of poverty, and they're actually as close to you as anything in your own
family, and sometimes these people are closer to you than people in your
family. They know you more intimately. So a lot of these--I don't think it's
fair to write an immigrant story leaving out these other stories that are so
easily available.

GROSS: To write your novel, did you have to ask yourself how you look to the
immigrants in, say, New York who are having trouble getting green cards and
who are at the very, kind of, bottom of the ladder?

Ms. K. DESAI: Yes. I mean, I think actually one thing we all share is the
horror of the green card, and it certainly was easier for me, and there's no
doubt about it, but that horror of the visa and the green card extends, you
know, no matter which class you come from. I think there should be a special
word in the dictionary to describe green card terror of, you know, all those
emotions that surround the desire for a green card, because it's just so much
part of the cities on every little street corner, I think, sort of what hangs
in the air.

GROSS: A lot of your book is about that desire. So would you describe that

Ms. K. DESAI: You know, I think, you always are told that immigration is a
sort of, you know, heroic story of an individual taking their destiny in their
hands and moving overseas and making it in a country that allows you to make
it, that just has more room. And yet, I think it is more complicated in that
we are all brought up to leave. There's such a push out of the country. The
most common experience is to line up for a visa outside the British Embassy or
the American, and that's also something that extends outside the class. And
it doesn't matter whether you're rich or poor. You are going to line up at
that same embassy and try to get abroad. And then I think when you arrive,
you just know it so deep inside you, the next thing you do is to try and get a
green card, and this is, of course, what they dread in the embassies. They
are all trying to, you know, sift the people out, the ones who will perhaps
return, the ones who are going to stay and they're always asking. `Are you
going to stay?' and you always have to say, `Oh, no, I'm going to come home,'
whereas, of course, you are planning to stay and everybody knows this. So as
soon as you arrive, I think the whole thing starts off again, how to get a
green card, how to apply, which lawyer is good. You know, people call up the
immigration hotline. They watch shows on Indian TV for immigrant lawyers, and
I think it's an endless journey and a huge worry really for everybody.

GROSS: What did you have to do to get a green card?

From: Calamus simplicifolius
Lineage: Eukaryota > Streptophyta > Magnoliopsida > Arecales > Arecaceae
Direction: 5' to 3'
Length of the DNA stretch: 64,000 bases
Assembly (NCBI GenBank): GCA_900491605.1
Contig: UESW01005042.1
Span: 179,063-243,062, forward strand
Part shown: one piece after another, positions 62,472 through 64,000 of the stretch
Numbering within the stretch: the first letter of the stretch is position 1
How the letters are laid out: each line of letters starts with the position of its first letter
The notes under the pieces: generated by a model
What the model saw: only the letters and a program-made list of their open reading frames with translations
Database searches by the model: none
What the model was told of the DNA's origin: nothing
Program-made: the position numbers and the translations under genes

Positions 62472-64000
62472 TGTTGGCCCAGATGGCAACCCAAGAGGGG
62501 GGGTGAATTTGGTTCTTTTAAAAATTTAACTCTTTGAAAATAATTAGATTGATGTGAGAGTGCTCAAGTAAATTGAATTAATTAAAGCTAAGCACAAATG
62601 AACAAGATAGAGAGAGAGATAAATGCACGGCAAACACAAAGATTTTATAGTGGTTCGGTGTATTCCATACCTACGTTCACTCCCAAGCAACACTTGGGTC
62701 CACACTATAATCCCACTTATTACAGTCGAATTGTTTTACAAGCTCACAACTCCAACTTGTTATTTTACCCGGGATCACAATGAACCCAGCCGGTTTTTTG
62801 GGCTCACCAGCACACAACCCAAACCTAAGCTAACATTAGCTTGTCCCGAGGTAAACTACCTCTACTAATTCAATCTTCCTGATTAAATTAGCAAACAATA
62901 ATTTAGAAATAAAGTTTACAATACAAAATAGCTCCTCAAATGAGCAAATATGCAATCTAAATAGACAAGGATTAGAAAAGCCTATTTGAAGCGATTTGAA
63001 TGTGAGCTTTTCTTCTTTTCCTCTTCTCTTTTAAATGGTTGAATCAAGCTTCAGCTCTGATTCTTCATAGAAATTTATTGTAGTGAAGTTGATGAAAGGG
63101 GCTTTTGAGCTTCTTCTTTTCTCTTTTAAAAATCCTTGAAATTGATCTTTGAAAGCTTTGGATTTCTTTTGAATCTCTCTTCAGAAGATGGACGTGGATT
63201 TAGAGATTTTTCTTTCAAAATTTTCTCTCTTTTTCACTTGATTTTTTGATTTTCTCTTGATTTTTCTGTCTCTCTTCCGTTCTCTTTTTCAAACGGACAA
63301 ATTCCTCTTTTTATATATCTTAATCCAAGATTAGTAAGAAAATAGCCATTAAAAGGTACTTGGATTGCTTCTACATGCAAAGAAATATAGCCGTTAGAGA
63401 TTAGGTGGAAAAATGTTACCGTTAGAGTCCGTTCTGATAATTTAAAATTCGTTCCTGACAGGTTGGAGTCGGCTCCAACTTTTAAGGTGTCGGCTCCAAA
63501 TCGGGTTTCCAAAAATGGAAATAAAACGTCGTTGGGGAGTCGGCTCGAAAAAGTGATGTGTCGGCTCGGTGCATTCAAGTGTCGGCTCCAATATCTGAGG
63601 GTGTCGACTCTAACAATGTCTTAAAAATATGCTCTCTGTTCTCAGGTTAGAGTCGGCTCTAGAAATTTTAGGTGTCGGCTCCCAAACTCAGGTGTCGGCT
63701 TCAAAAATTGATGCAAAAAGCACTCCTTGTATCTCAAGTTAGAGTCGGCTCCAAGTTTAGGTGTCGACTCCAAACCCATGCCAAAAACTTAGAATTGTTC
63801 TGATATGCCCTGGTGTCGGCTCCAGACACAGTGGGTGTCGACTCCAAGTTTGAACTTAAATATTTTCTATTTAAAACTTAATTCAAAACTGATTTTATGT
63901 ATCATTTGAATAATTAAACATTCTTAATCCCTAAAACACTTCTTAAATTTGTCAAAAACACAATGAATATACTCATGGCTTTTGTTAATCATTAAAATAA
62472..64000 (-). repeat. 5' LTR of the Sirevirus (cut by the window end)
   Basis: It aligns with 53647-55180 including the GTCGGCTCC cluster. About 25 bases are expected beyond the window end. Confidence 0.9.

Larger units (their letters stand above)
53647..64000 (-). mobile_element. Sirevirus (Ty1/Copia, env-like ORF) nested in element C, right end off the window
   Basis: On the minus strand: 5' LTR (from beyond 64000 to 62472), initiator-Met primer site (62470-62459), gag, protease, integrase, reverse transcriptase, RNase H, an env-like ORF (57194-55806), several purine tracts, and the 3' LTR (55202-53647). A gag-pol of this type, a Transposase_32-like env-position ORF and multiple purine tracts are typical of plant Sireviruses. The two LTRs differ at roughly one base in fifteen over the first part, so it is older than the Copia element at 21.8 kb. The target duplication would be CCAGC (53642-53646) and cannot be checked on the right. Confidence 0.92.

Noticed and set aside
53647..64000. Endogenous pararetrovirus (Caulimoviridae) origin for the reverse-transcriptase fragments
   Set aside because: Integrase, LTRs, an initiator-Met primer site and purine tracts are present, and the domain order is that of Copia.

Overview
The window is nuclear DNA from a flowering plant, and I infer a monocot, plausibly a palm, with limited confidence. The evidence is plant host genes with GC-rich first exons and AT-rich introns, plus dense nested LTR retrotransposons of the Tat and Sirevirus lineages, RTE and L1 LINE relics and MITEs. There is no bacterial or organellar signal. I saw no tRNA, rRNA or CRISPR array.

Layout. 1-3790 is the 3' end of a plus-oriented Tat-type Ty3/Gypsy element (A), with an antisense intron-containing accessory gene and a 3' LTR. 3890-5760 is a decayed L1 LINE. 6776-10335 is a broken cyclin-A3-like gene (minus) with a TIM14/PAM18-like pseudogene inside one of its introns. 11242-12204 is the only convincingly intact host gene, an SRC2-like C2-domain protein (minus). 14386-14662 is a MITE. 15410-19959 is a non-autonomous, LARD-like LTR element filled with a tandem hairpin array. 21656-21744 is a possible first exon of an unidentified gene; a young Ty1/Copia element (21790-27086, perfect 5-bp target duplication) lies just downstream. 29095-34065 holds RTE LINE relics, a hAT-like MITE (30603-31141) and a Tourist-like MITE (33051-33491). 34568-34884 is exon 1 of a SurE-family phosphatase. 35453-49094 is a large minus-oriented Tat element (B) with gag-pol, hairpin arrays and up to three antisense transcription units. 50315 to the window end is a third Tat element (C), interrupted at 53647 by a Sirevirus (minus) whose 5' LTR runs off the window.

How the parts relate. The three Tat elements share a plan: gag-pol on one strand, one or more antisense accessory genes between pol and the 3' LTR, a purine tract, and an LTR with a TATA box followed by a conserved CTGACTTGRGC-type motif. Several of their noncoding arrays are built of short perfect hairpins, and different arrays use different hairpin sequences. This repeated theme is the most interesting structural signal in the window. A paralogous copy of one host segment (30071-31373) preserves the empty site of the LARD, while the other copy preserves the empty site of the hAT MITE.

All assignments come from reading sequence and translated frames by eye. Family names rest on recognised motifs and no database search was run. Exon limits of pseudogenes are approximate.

Ms. K. DESAI: It took me forever. I think I've been in this country 20
years and I've had a green card for just over five.


Ms. K. DESAI: Mmm. And I had to go to all kinds of lawyers and, you know,
yes, a constant sort of worry, I think, is the main thing you have, and I was
on student visa for a long time and finally applied under a special category
for writers and artists and got it through that...

GROSS: Yes, well, I was wondering...

Ms. K. DESAI: (Unintelligible) a family.

GROSS: ...wondering, as a writer, is it hard to get a green card 'cause it's
not like you're going to have a 9-to-5 job?

Ms. K. DESAI: You don't have an employer, I know...

GROSS: Mm-hmm.

Ms. K. DESAI: it's a terribly risky field, and for a while, I
told...(unintelligible)...I should definitely be doing something else.
Writing is the worst way to--sort of absolutely crazy to try and do it in this

GROSS: You know, in the reading that you just did, the two characters were
feeling very put upon by all the relatives from their countries who wanted to
come to the United States and wanted help, you know, wanted these two guys to
help them even though these guys hadn't made it themselves and had nothing to
give. Has there been a network of family for you coming over that you've

Ms. K. DESAI: Well, we all came separately. I mean, I have a lot of family
here. Like no--I mean, again, I'm from a sort of, you know, come from a
middle-class background, and all we cope with are visits and that goes both
ways. In the summers, Indian relatives visit us. There's a huge migration of
Indian relatives and all Indians, I know, in America expect their family to
come for a few months, you know, and everyone says, `Oh, they don't know how
to cook, and they make all these demands, make things so difficult. They have
no understanding that things are different in this country.'

And, meanwhile, all of us go back in the winters to India, and in India, I
remember from growing up, everyone says, `Oh, no, the American relatives are
coming, full of complaints, saying the same lines over and over. India's so
dirty, it will never change. They have to be given cereal. Their stomachs
are always a mess.' So that's really what I mainly deal with, but I think for,
you know, people who come from poorer backgrounds, there's this huge feeling
of guilt and of having to help a lot of people, and again, I think you can
only make it as a successful immigrant if, you know, you go a lot of the
distance alone, so you have huge instances of guilt, of cruelty, and also of
course, the other story, people who make remarkable efforts for their family
that's left--you know, family left behind.

GROSS: You know, one of your characters wonders about one of the people he
works with, another kind of like semilegal immigrant who's working in one of
the restaurant kitchens. He wonders why this guy, if he hates America so
much, why does he want to stay here? Why does he even want a green card? Is
that a question you had to try to answer for yourself about people who seem to
dislike the country yet really want to be here?

Ms. K. DESAI: Mm-hmm. I've seen it so much. I've seen people incredibly
angry at this country, and there's no--they will stay and there's just every
effort made to stay, and I think, you know, we're dealing with a world that
has such a huge imbalance in power. I mean, that's really where it comes
from. I don't think it's really surprising, you know, that plenty of people